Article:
Septimana Philosophica

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Engraving from a chapter of Septimana Philosophica. Day six: Man.

Septimana Philosophica or The Philosophical Week is an alchemical book written by Michael Maier. It was published by Lucas Jennis in 1620 in Frankfurt and printed by Hartmann Palthenius. The title page was engraved by Balthasar Schwan.[1] The full title of the book is Septimana Philosophica: Qua Aenigmata Aureola de omni Naturae genere a Solomone Israelitarum Sapientissimo Rege, et Arabiae Regina Saba, nec non Hyramo, Tyri Principe, sibi invicem in modum Colloquii proponuntur et enodatur.[2]

Salomon, Sheba, and Hiram of Tyre discuss the secrets of the universe. Over six days of the week, the seventh being Sabbath day, they investigate the nature of the universe from mineral to man. Under Vegetable Life the Rose is described. White and Red, the colours for Silver and Gold: "The center of the Rose is green- an emblem of the green Lion which philosophers know well."[2] The conference on man is illustrated with a print representing a globe in a frame, supported on the one side by a masculine figure with a compass, on the other by a skeleton holding a vase with smoking contents.[2]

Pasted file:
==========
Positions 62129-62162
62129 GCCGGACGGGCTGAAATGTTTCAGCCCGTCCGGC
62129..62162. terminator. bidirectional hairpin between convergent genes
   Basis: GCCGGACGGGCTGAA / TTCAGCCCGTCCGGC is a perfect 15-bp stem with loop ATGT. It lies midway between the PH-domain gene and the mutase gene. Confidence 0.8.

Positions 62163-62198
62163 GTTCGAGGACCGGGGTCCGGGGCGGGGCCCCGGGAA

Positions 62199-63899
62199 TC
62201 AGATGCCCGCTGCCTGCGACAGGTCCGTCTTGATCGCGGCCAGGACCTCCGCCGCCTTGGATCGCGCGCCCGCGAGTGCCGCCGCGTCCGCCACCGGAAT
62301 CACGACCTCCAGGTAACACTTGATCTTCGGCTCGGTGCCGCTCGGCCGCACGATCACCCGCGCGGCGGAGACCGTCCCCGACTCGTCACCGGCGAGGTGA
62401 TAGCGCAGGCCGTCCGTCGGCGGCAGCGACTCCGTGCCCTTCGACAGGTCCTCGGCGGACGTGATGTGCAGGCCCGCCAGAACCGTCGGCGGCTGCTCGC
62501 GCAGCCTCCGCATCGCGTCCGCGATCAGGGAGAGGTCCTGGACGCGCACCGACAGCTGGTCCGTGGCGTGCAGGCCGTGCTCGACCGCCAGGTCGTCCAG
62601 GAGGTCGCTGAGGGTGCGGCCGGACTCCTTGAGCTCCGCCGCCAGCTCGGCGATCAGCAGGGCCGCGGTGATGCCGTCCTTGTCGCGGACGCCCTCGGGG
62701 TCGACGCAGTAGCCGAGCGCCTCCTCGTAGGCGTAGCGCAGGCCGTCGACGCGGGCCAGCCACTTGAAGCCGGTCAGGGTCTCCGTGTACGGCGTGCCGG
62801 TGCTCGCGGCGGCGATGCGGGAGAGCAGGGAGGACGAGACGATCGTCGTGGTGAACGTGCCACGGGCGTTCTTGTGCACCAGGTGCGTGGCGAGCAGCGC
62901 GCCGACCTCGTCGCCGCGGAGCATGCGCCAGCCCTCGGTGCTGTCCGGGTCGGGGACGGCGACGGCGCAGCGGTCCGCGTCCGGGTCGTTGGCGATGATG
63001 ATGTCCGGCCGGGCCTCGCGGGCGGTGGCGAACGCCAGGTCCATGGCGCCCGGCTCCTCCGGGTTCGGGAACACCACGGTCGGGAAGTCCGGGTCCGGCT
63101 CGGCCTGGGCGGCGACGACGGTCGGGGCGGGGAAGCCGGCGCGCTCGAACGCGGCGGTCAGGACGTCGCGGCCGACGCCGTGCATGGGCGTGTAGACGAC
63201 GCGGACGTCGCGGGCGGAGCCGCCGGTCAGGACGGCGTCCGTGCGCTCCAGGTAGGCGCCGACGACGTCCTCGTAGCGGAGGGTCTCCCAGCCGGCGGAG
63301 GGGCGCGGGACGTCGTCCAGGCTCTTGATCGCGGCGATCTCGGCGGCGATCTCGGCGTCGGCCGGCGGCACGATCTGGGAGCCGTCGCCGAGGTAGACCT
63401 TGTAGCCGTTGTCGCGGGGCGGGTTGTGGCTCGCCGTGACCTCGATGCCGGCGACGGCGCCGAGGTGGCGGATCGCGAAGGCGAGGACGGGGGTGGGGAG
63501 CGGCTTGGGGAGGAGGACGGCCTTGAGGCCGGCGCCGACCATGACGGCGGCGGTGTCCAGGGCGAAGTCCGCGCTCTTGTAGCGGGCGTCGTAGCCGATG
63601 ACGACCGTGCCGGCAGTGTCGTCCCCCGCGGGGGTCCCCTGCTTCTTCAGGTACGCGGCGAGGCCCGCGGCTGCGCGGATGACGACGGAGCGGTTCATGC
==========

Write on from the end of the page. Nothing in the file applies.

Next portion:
References[edit]

  1. ^ Stanislas Klossowski de Rola. The Golden Game: Alchemical Engravings of the Seventeenth Century. Thames and Hudson, 1997. p 161-166.
  2. ^ a b c James Brown Craven. Count Michael Maier, doctor of philosophy and of medicine, alchemist, Rosicrucian, mystic, 1568–1622: life and writings. 1910. p. 132-138

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